“Our work is not about pleasing, nor is it about harming anyone” (Albert Londres, foreword of “Terre d’ébène”)
“Every photographer must feel responsible for what he produces” (Raymond Depardon, interview in Le Monde, September, 1997)
I have traveled to Tibet for two reportages, in 2004 and 2006. During this time I have seen the impact of the evolution of the development of both Chinese and “western tourism” in many ways, particularly with the introduction of the train Beijing-Lhasa. The Chinese colonization is apparent in both the cities and countryside, bringing with it the development of increasing transit infrastructure. This country, until recently feudal, is entering the 21st century, repeating all the mistakes made by the western world both unrealistically and culturally.
The traditional Tibet very cherished in western phantasmagoria will die out in the coming years because of the new economic conditions in the world and in China particularly. The economic and tourist exploitation of this area will obliterate ancestral cultures and impose a new political and cultural order. These social, artistic and religious traditions will become consuming folklore organized in attraction areas for Chinese and “western foreigners”. I wanted to record those people with my photography before they disappear.
For this series, I worked with a photographic process adapted for large format photography. I used a 4”x5” folding camera on a tripod and had my subjects pose for me together with black and white instant film in order to capture only the intrinsic qualities of the individuals I am working with. Using negative/positive film allows me to immediately give a print while I retain the negative. As I take a photograph and give back the image, my subject and I are engaged in an important ceremony. The splitting and exchange of the negative and the positive renders our unspoken bond into a material presence, symbolic of what we have shared. This ritual linking human interaction to the photographic act is essential to me.
All shots were taken at a low shutter speed (from one second to 1/8 of a second), a more “human” speed with which one can capture a breath or a heartbeat.
Eager to avoid photographic “voyeurism,” I select the people during my strolls through villages in each of the countries I visit. The tools that enable me to convey an understanding through my photos are simplicity and sincerity. No shots are taken furtively; there are no “stolen” images. Although I am the one who ultimately depresses the shutter, there is always a dialogue with the persons. I explain what I would like to do and how I work in order to allow each one to participate in this social exchange, thus creating a collaboration between myself and the person as a human being. The posing is done around his activity and gestures which symbolize him. Each print comes with a caption with the name of the men and women. Those are observations of the world around me before it vanishes. I don’t try to make either natural or “pretty” photos, nor try to produce images that flatter my subjects. Above all, I desire my subjects to exist in their own complexity within their every day situation. My portraits are homage to their presence.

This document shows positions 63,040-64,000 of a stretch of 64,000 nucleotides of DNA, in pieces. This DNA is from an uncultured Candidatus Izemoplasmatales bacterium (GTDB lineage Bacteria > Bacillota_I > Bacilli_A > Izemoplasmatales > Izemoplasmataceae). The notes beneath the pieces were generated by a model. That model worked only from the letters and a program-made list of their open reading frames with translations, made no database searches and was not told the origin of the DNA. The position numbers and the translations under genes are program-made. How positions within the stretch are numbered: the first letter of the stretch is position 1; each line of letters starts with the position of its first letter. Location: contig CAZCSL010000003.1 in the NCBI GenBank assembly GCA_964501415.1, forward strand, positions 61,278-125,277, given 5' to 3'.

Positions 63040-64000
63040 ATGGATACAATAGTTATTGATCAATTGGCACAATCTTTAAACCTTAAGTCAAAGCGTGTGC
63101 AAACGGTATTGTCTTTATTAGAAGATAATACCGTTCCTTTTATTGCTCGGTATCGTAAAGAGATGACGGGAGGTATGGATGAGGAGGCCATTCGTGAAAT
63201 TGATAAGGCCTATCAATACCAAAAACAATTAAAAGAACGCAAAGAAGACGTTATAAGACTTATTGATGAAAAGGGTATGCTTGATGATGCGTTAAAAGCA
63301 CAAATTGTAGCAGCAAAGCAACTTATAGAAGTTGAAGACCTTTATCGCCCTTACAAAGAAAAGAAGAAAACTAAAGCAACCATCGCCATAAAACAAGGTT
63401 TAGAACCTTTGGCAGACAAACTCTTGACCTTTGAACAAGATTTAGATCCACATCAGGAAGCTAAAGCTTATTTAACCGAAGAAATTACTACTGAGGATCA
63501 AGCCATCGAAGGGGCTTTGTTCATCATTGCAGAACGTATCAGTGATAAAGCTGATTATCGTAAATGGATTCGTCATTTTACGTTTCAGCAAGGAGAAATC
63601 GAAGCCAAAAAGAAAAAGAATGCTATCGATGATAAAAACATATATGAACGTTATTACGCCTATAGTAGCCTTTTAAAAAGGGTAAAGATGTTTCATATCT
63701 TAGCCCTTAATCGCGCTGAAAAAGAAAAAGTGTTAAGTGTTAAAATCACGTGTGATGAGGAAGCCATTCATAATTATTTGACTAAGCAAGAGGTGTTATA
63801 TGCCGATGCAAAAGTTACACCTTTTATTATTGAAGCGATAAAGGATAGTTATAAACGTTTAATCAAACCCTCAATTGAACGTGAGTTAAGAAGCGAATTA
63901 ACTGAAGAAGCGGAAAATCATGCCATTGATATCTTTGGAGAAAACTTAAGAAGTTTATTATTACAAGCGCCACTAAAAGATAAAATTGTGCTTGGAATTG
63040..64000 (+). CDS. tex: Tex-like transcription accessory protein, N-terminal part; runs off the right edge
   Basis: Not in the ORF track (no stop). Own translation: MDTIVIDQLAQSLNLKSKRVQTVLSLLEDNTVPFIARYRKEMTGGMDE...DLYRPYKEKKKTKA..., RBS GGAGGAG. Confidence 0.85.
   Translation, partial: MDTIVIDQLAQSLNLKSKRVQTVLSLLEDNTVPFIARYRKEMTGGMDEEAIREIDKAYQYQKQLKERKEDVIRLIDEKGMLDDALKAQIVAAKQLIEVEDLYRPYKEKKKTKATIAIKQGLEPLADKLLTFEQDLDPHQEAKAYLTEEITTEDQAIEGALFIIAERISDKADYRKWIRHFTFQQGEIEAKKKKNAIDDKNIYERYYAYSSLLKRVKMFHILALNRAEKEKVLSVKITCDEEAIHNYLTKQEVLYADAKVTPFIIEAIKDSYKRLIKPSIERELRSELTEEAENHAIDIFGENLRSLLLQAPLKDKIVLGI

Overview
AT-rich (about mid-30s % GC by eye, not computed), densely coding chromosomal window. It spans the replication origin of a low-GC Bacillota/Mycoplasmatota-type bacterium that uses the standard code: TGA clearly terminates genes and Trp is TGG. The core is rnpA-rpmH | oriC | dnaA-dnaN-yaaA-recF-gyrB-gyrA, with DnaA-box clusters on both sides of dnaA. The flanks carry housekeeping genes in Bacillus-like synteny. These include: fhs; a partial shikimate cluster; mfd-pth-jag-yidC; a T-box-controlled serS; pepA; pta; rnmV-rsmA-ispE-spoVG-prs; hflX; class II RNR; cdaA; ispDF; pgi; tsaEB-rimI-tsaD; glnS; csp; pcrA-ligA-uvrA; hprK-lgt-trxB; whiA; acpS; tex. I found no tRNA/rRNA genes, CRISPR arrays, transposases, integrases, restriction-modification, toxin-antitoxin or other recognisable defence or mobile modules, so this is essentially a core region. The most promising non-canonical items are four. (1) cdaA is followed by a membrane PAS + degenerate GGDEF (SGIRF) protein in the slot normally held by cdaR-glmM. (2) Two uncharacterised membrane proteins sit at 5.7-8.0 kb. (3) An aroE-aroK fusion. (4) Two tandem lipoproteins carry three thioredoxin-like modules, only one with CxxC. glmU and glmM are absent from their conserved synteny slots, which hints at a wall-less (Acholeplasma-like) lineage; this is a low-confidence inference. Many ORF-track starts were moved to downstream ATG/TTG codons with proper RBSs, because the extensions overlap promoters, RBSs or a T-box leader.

I produce social and documentary photography. I am a researcher and humanist photographer following in the tradition of Edward Curtis, August Sander, and Walker Evans, as well as being a responsible human. My ouvre is centered around making photographs and witnessing the condition of the world around me. It is a conscious construction intended to be far from mass consumption photography. I try to show a certain reality, which matches my emotions and I work to create a significant vision of my environment. Before the multitude of images that surround us, I want my production to be viewed as the opposite of simple aestheticism, superficial and easy to read, and far from photographic truism.
My desire is to show the contradictions and paradoxes; the counterbalance of a world in progress which is impossible to deny. I am interested in the reality we don’t see.
In Europe, Asia, Africa, and South America, I endeavored to produce images in which the effects of style and anecdote have no importance. I desire to show the inside of someone rather than their superficial exterior. I don’t pray to “the deity of photographic authenticity”, but rather I keep an “arm’s distance” from the persons I choose to photograph.
I am committed to producing images that speak for themselves. I photograph and fix the reality of my encounter with the objective of enabling a later audience to view the images while examining themselves. I offer the images to my audience so they may look into the eyes of these men and women culturally and physically destroyed by the occidental model. It is a time to view their dignity, as that is all they still possess.
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